• Nurse administered supplemental bolus of 0.2 to 0.4 mgs hydromorphone IV q 4 to 6 hours as needed for periods of severe pain  
      • Continue respiratory rate, sedation level, and pulse oximetry and end tidal CO2 monitoring   
    • gabapentin 300 mg every 8 hours via jejunostomy tube
      • Monitor renal function
    • continue scheduled acetaminophen 1000 mg IV every 6 hours
    • continue ketorolac 30 mg IV q6h as needed for pain
      • Monitor serum creatinine

Postoperative Day 2

Mrs. Smith’s pain plan is modified.

  • Mrs. Smith continues to progress post operatively. Her vital signs remain stable, she reports improvement with pain management (pain 5 out of 10 NRS scale). Continues to use C-PAP at night with  EtCO2 in normal range ( 35- 45 mmHg)
  • After Care Coordination rounds, today’s orders as follows:
    • begin tube feeding via jejunostomy tube, titrate to goal rate
    • discontinue IV acetaminophen 1000 mg every 6 hours
    • discontinue IV ketorolac 30 mg every 6 hours
    • continue hydromorphone PCA
      • Basal rate: 0 mg, PCA Dose: 0.2mg, Lockout Interval: 10 minutes
      • Nurse administered supplemental bolus of 0.2 to 0.4 mgs hydromorphone IV q 4 to 6 hours as needed for periods of severe pain  
    • continue gabapentin to 300 mg every 8 hours via jejunostomy tube
    • acetaminophen 650 mg via jejunostomy tube every 6 hours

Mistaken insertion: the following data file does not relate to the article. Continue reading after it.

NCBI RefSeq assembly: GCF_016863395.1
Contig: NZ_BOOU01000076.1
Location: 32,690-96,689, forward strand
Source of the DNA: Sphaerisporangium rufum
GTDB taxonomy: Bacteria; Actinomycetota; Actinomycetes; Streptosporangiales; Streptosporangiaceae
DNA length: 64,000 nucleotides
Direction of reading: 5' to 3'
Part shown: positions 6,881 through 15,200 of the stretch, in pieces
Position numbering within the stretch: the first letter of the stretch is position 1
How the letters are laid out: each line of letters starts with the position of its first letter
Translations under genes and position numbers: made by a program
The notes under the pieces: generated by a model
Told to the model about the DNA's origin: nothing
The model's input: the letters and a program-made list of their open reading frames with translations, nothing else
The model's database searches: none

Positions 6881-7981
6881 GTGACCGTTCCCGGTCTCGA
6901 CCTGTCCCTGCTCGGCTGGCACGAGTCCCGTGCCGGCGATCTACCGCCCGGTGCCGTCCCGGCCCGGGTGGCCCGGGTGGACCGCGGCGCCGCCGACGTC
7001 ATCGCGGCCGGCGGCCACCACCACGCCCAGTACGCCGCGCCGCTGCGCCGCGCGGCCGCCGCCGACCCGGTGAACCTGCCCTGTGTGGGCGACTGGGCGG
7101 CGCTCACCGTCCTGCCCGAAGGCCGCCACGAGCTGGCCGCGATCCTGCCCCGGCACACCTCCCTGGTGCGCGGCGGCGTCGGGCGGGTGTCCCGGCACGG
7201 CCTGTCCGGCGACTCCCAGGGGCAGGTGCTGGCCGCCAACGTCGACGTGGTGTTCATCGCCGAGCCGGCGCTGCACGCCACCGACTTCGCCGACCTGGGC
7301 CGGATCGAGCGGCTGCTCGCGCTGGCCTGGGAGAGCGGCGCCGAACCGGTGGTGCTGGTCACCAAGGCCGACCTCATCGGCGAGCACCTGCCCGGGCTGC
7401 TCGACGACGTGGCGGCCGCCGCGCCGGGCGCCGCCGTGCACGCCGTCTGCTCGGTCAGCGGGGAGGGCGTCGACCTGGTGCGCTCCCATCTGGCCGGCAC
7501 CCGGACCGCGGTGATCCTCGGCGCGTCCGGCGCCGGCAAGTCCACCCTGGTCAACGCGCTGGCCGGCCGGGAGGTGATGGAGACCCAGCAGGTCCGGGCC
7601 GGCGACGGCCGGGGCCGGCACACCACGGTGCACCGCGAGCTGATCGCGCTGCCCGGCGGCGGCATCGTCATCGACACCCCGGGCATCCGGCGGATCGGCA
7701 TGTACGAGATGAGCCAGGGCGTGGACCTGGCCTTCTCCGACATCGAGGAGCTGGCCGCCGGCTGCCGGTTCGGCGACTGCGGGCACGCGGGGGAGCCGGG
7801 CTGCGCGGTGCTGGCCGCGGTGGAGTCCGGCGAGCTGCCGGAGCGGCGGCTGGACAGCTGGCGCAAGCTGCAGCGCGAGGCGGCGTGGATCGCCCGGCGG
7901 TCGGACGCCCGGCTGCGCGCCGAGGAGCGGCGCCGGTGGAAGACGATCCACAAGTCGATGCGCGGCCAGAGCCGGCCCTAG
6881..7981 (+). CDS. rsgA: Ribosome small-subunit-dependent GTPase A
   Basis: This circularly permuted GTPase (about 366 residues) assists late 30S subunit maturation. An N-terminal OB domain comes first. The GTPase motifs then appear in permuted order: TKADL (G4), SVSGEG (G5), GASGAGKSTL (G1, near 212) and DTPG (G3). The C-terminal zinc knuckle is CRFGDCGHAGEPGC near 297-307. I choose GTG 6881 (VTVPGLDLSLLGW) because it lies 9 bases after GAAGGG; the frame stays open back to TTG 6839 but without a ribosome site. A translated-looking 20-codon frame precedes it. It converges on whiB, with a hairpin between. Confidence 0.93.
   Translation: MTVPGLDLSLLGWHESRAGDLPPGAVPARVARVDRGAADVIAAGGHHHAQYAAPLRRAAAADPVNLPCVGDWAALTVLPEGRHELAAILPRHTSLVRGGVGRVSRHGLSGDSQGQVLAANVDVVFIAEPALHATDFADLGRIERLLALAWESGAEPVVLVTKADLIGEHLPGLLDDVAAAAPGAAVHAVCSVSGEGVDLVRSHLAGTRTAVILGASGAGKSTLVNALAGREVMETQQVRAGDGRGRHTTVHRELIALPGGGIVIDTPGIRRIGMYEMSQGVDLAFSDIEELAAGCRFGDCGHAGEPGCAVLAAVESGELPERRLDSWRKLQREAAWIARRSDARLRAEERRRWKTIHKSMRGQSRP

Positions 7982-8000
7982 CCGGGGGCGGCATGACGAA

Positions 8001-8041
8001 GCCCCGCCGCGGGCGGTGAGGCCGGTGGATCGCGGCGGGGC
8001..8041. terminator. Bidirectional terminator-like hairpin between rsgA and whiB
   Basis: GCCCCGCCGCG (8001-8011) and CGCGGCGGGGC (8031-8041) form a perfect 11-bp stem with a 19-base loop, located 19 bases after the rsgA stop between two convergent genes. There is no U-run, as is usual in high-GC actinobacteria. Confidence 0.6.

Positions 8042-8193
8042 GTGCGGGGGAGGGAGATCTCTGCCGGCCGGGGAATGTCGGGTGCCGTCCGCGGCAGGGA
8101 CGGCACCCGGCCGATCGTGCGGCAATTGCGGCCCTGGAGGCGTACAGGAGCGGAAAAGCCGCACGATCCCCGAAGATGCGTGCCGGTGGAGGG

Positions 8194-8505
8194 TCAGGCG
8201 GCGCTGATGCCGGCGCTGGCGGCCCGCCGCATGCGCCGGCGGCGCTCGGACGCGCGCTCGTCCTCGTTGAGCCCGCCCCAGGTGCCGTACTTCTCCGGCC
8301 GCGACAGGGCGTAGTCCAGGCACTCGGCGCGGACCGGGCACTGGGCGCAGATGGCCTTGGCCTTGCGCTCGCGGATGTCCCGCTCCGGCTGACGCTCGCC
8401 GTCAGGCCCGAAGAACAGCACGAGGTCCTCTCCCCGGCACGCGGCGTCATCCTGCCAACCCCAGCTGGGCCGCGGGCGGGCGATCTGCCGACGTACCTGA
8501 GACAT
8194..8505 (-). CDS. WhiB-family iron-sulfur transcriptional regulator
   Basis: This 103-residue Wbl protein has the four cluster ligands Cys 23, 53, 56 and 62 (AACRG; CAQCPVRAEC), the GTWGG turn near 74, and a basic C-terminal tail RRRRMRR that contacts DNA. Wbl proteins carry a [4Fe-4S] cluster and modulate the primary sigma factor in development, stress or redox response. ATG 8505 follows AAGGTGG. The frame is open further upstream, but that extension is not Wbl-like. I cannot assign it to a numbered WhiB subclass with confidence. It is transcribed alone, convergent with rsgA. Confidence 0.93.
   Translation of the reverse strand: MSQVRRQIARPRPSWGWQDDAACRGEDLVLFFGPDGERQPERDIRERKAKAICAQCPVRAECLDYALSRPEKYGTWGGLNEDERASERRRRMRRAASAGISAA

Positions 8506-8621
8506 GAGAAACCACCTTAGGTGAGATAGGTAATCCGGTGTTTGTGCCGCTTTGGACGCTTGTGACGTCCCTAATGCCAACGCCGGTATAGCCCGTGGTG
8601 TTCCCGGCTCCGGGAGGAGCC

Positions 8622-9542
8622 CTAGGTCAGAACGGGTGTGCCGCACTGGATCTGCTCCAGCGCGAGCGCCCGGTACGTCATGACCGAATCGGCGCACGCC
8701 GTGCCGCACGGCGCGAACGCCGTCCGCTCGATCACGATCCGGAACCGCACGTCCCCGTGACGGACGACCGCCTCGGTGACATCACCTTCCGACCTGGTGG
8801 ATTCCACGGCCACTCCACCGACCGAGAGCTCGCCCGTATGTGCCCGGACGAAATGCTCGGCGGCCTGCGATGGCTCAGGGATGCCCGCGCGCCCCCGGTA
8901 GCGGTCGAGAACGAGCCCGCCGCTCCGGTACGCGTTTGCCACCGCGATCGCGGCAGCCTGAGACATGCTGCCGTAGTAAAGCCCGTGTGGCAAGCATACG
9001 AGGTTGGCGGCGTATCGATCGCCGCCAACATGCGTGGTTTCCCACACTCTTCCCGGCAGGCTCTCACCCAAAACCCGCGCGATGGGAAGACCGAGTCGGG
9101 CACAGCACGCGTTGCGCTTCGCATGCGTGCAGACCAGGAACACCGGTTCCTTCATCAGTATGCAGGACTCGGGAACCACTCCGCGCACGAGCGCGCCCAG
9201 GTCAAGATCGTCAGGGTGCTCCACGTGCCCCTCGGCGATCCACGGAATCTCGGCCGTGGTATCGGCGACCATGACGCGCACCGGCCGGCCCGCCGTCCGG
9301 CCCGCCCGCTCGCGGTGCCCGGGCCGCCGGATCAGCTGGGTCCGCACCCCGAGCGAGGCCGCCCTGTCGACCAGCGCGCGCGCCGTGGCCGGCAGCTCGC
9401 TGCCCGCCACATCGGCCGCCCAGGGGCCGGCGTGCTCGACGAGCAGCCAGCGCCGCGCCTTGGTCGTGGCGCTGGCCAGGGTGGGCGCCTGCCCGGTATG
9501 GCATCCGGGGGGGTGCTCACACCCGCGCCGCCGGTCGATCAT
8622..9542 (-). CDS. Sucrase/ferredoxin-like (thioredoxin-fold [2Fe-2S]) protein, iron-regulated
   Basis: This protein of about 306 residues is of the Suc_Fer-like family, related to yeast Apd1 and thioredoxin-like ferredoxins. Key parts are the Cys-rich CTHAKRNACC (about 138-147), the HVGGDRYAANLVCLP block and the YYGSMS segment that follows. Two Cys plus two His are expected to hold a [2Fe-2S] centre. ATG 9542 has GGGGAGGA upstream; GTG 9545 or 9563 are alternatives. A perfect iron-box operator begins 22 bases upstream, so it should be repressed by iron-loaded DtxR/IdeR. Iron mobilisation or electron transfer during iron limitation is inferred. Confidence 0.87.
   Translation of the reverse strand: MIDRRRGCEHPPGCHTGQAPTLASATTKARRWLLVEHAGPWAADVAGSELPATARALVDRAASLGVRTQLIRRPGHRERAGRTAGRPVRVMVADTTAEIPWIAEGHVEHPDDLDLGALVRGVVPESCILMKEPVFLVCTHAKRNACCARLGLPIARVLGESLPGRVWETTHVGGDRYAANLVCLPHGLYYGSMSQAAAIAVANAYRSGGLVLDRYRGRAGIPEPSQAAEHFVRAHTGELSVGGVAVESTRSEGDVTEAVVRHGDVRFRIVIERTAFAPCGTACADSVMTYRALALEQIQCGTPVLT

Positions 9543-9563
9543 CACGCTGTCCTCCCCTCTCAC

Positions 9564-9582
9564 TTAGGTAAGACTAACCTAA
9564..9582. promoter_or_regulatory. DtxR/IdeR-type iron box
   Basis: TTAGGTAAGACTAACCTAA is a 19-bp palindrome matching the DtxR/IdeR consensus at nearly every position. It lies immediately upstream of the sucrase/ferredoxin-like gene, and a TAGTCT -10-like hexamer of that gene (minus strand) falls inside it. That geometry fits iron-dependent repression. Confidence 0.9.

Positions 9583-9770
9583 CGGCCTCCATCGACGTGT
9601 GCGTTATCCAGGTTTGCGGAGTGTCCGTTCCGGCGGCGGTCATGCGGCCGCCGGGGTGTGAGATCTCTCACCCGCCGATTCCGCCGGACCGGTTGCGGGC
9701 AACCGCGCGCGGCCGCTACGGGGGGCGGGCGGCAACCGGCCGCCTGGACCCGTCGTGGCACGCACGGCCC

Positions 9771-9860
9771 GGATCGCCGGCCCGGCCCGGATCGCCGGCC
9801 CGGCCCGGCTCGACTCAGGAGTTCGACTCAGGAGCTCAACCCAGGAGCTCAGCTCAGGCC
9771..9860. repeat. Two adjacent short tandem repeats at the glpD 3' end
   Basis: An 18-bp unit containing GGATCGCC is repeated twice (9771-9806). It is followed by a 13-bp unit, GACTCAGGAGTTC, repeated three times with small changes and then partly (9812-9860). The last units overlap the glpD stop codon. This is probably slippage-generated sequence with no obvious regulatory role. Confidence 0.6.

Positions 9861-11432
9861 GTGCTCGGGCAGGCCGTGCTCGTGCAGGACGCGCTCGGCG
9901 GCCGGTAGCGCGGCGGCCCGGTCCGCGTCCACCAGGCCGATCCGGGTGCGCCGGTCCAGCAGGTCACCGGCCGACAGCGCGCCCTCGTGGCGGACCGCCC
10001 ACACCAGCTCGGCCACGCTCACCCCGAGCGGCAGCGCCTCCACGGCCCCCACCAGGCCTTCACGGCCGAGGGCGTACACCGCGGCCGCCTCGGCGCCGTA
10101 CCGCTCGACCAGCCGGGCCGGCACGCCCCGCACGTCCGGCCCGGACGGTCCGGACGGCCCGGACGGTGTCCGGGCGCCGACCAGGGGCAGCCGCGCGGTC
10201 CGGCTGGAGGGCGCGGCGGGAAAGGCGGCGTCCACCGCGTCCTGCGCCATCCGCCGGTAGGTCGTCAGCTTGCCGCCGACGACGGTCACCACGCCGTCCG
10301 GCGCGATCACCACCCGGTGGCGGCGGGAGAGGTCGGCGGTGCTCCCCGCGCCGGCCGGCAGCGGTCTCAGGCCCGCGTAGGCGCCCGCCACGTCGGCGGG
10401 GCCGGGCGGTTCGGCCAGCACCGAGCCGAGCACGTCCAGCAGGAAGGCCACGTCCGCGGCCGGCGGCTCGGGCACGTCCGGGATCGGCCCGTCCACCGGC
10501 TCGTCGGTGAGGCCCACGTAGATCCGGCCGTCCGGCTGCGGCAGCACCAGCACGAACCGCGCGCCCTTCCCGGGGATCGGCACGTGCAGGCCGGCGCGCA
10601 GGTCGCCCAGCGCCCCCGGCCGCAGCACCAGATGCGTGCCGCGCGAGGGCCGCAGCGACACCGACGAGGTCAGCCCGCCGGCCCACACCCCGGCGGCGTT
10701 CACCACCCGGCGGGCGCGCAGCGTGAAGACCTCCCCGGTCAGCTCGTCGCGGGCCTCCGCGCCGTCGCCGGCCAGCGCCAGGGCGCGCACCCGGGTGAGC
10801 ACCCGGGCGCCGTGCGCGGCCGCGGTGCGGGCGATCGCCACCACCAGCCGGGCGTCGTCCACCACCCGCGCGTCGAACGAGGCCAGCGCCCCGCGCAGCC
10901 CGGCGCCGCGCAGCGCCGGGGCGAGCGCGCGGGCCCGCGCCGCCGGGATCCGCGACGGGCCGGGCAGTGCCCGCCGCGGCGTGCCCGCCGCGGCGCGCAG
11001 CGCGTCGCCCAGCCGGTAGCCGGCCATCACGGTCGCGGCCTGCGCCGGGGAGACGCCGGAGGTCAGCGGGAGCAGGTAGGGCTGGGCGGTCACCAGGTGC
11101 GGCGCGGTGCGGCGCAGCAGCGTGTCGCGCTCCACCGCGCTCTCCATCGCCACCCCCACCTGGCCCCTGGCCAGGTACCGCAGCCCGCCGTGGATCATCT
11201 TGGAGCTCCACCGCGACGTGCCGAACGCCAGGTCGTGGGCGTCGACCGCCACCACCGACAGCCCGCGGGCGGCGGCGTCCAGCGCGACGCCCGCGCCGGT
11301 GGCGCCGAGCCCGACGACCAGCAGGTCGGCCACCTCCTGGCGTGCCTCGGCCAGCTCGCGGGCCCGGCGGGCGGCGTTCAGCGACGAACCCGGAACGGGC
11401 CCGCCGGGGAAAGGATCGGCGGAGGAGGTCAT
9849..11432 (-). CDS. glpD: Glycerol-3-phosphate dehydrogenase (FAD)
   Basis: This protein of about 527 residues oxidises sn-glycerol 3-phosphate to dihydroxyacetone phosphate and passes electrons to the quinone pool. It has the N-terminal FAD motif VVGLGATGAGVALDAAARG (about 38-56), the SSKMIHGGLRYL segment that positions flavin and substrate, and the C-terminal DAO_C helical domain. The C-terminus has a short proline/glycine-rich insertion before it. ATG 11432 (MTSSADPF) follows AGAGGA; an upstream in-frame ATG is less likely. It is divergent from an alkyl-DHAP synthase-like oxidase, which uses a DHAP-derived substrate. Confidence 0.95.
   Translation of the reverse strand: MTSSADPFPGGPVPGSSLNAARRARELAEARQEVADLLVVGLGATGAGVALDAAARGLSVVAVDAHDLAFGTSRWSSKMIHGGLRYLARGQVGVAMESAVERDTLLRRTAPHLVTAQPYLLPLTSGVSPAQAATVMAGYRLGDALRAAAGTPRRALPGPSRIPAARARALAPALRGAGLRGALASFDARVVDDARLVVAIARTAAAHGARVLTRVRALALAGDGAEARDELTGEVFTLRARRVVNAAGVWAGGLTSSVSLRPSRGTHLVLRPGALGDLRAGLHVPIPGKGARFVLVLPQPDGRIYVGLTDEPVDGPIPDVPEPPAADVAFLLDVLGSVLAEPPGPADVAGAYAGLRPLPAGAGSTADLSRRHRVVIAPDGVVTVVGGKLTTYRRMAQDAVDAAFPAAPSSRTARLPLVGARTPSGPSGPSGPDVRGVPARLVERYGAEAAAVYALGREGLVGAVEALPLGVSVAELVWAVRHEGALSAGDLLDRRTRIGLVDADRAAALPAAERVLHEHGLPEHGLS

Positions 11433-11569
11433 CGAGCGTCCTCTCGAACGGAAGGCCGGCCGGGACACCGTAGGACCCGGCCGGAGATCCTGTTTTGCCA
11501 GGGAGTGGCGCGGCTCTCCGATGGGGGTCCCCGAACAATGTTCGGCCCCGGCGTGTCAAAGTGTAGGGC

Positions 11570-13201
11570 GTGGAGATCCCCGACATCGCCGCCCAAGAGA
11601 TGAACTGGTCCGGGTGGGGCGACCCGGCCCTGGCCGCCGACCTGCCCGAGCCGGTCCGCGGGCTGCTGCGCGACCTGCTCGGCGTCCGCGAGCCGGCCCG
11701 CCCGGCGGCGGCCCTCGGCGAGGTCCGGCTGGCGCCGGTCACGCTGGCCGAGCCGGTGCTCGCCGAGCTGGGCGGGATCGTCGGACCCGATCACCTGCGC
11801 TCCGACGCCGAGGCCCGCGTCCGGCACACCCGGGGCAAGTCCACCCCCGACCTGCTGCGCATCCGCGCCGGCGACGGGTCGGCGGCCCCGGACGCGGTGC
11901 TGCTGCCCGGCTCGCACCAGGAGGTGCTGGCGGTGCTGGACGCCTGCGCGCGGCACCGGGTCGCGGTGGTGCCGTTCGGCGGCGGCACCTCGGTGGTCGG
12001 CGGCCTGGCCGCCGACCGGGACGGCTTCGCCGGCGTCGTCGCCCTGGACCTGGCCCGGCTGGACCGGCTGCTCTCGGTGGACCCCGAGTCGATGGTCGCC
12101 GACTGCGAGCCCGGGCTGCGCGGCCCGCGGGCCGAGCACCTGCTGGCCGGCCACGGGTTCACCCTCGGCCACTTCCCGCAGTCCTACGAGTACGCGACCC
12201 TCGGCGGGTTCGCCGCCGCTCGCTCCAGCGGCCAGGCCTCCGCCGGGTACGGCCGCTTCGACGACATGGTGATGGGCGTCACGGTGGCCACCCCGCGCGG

• ibuprofen 600 mg via jejunostomy tube every 6 hours as needed for  pain

Post-Op Day 4

Surgical Team Unit Meeting

Mrs. Smith's surgical team meets to discuss her pain and analgesia needs on post-op day 4.

Analgesic Gaps

  • Gaps in analgesia should be avoided!  
    • Frequent monitoring of pain severity and PCA device maintenance
    • Educate patients to appropriately access their PCA demand dosing to prevent worsening of pain with activity (e.g., coughing and deep breathing, repositioning in bed, getting out of bed, or ambulating) 
  • Most IMPORTANT, determine appropriate equi-analgesic conversions when transitioning from IV PCA to the oral or an alternate route 
  • Emerging novel PCA technologies will hopefully help to reduce analgesic gaps


Chen PP, et al. Anesthesia & Analgesia. 2001;92:224-227.

Transitioning From IV to Oral Opioids

  • FIRST:  Know who you are treating
    • Opioid tolerant or naïve?
    • Healthy or sick? 
      • pre-existing or current health issues
      • renal or hepatic impairment that may effect the metabolic pathways of selected opioid analgesics
    • Young or old?
    • Low or high risk for aberrant drug-related behavior?
    • Sleep disturbance or OSA?
    • Morbid obesity?
  • SECOND:  Know what you are treating
    • Acute or chronic pain?
    • Do you understand the cause(s) of pain or not?
      • Nociceptive or neuropathic?
      • Depression?
      • Sleep disorder?
  • THIRD:  Think about if the patient is a good candidate for long-acting opioids
    • For Mrs. Smith, she is:
      • Not opioid tolerant
      • Does not have a known source for chronic pain
      • Is recovering from surgery, and likely to continue to have improving pain over time
      • Has a relatively low opioid requirement
      • Therefore, long-acting opioids are not indicated